Robert Frost

(March 26, 1874 – January 29, 1963 / San Francisco)

Robert Frost Quotes

  • ''I have been one acquainted with the night.
    I have walked out in rain—and back in rain.
    I have outwalked the furthest city light.''
    Robert Frost (1874-1963), U.S. poet. Acquainted with the Night (l. 1-3). . . The Poetry of Robert Frost. Edward Connery Lathem, ed. (1979) Henry Holt.
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  • ''They listen for me in the bedroom
    To ask me a thing or two
    About who is too old to go walking,
    With too much stress on the who.''
    Robert Frost (1874-1963), U.S. poet. "A Record Stride."
  • ''"A thousand Christmas trees! at what apiece?"
    He felt some need of softening that to me:
    "A thousand trees would come to thirty dollars."
    Then I was certain I had never meant
    To let him have them.''
    Robert Frost (1874-1963), U.S. poet. "Christmas Trees."
  • ''Its bed is left a faded paper sheet
    Of dead leaves stuck together by the heat
    A brook to none but who remember long.''
    Robert Frost (1874-1963), U.S. poet. "Hyla Brook."
  • ''I'm what is called a sensibilitist,
    Or otherwise an environmentalist.''
    Robert Frost (1874-1963), U.S. poet. "New Hampshire."
  • ''On the bare upland pasture there had spread
    O'ernight 'twixt mullein stalks a wheel of thread
    And straining cables wet with silver dew.''
    Robert Frost (1874-1963), U.S. poet. Range-finding (l. 9-11). . . The Poetry of Robert Frost. Edward Connery Lathem, ed. (1979) Henry Holt.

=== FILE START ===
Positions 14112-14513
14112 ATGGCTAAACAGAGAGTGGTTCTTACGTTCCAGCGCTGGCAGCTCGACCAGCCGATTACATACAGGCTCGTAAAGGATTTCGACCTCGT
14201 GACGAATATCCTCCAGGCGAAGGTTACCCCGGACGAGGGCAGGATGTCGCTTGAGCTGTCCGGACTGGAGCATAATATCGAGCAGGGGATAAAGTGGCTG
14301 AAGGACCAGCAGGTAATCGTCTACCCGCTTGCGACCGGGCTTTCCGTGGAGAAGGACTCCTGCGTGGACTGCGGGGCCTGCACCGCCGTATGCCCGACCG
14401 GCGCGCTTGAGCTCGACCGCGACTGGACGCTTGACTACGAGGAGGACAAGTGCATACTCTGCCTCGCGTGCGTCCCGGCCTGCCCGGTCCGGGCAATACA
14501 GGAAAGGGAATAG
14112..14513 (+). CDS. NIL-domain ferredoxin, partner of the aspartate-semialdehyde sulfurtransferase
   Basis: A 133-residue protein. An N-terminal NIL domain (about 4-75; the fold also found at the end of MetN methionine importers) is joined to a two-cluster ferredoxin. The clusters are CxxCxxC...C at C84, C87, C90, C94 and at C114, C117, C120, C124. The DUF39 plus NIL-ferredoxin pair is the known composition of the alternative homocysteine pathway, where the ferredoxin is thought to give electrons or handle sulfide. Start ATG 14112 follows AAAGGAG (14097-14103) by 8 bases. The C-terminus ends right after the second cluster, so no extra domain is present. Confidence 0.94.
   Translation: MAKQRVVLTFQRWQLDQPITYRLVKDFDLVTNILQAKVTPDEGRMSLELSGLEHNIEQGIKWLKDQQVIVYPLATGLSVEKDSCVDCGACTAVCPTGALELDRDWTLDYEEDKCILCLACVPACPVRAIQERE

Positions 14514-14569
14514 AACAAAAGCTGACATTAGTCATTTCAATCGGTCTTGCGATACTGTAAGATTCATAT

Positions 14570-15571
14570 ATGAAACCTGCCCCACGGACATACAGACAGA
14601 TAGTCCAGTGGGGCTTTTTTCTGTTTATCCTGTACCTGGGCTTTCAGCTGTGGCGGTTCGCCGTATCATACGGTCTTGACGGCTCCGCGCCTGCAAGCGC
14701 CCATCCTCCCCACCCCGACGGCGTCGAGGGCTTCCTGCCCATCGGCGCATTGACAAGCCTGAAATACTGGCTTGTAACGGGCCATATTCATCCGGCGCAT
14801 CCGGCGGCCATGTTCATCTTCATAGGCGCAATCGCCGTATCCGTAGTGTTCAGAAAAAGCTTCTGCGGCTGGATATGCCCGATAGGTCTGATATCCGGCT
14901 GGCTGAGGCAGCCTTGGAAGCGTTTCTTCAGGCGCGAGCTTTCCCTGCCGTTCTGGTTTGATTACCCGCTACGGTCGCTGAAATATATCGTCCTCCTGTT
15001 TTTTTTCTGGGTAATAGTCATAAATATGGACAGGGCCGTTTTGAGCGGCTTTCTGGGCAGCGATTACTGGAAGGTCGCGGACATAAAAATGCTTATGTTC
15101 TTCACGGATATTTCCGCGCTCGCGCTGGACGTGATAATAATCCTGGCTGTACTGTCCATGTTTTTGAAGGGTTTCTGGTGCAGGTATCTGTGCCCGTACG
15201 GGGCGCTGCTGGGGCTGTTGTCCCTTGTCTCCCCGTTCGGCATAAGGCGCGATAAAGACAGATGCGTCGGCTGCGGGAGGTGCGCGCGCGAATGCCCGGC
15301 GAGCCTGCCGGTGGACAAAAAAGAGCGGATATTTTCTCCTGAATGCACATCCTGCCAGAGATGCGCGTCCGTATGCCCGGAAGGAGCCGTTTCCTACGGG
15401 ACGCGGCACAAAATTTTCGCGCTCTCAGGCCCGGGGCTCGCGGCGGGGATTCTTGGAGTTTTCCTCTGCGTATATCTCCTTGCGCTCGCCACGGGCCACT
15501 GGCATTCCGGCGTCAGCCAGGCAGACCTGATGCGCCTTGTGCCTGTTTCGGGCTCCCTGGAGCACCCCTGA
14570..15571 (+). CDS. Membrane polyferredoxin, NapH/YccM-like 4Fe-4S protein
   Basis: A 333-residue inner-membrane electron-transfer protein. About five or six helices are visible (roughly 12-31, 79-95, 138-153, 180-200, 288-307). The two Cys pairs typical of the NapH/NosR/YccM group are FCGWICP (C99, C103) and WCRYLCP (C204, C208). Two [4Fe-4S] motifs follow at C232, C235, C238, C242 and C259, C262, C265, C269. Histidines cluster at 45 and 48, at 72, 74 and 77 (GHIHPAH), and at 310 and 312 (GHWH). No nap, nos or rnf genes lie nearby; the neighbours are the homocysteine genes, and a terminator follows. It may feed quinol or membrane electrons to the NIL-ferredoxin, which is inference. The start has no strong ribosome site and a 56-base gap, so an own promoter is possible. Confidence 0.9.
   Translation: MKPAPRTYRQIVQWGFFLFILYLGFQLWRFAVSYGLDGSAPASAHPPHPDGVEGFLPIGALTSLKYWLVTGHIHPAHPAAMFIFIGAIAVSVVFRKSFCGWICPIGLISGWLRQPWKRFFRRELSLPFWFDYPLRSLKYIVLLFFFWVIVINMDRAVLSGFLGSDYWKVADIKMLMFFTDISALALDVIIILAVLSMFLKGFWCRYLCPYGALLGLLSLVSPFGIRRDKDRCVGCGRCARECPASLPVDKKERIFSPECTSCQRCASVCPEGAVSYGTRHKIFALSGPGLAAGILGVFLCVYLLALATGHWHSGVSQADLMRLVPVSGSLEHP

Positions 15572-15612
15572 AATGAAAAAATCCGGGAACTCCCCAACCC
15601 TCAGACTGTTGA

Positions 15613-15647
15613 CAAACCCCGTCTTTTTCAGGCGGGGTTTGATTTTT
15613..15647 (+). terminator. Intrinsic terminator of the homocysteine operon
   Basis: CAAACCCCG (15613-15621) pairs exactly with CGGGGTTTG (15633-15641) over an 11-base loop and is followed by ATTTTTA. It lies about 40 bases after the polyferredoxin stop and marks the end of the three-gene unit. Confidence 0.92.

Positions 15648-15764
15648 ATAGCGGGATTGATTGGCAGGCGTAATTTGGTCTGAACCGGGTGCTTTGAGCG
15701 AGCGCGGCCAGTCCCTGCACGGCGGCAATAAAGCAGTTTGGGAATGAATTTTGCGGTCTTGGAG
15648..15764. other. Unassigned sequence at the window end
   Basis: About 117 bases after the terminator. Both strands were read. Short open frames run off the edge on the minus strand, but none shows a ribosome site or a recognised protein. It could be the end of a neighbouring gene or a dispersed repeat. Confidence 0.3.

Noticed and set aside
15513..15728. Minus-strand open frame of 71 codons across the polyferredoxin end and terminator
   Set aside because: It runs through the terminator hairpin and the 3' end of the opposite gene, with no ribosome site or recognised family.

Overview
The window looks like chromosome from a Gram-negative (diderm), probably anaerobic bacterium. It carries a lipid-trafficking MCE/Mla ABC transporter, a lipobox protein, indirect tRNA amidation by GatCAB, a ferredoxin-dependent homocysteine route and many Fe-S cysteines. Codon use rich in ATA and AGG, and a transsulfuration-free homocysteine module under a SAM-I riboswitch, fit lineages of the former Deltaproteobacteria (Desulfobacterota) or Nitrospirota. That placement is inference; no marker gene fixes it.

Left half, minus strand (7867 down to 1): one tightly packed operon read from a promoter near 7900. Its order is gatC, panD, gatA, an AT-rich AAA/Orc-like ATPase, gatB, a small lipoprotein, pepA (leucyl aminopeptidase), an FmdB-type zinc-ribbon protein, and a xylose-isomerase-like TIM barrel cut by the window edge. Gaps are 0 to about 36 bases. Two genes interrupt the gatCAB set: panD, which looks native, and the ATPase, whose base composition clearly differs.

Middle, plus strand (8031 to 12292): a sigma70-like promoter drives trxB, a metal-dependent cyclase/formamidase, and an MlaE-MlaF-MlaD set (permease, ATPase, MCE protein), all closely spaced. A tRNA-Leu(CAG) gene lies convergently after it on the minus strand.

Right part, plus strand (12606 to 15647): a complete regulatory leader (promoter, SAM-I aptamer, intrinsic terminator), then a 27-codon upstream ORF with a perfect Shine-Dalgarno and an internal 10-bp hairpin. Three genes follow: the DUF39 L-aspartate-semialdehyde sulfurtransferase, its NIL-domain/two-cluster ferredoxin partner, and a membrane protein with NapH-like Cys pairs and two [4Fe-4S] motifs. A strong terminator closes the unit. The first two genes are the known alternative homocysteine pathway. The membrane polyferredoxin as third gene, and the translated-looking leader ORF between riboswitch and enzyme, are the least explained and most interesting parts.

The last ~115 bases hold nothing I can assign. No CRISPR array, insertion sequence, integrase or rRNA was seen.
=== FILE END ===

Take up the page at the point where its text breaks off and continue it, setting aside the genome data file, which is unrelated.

• ''When after talk with other men
    A man comes back to a woman again
    He tells her as much of blood and dirt
    As he thinks will do her not too much hurt.''
    Robert Frost (1874-1963), U.S. poet. "The Discovery of the Madeiras."
  • ''The author of these words,
    Whose lifelong unconcern
    Has been with flocks and herds
    For what they didn't earn.''
    Robert Frost (1874-1963), U.S. poet. "The Milky Way Is a Cowpath."
  • ''Happiness makes up in height what it lacks in length.''
    Robert Frost (1874-1963), U.S. poet. Title of a poem, A Witness Tree (1942).
  • ''All we who prefer to live
    Have a little whistle we give,
    And flash, at the least alarm
    We dive down under the farm.''
    Robert Frost (1874-1963), U.S. poet. "A Drumlin Woodchuck."

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Best Poem of Robert Frost

The Road Not Taken

Two roads diverged in a yellow wood,
And sorry I could not travel both
And be one traveler, long I stood
And looked down one as far as I could
To where it bent in the undergrowth;

Then took the other, as just as fair,
And having perhaps the better claim
Because it was grassy and wanted wear,
Though as for that the passing there
Had worn them really about the same,

And both that morning equally lay
In leaves no step had trodden black.
Oh, I kept the first for another day!
Yet knowing how way leads on to way
I doubted if I should ever come ...

Read the full of The Road Not Taken

Out, Out

The buzz-saw snarled and rattled in the yard
And made dust and dropped stove-length sticks of wood,
Sweet-scented stuff when the breeze drew across it.
And from there those that lifted eyes could count
Five mountain ranges one behind the other
Under the sunset far into Vermont.
And the saw snarled and rattled, snarled and rattled,
As it ran light, or had to bear a load.
And nothing happened: day was all but done.

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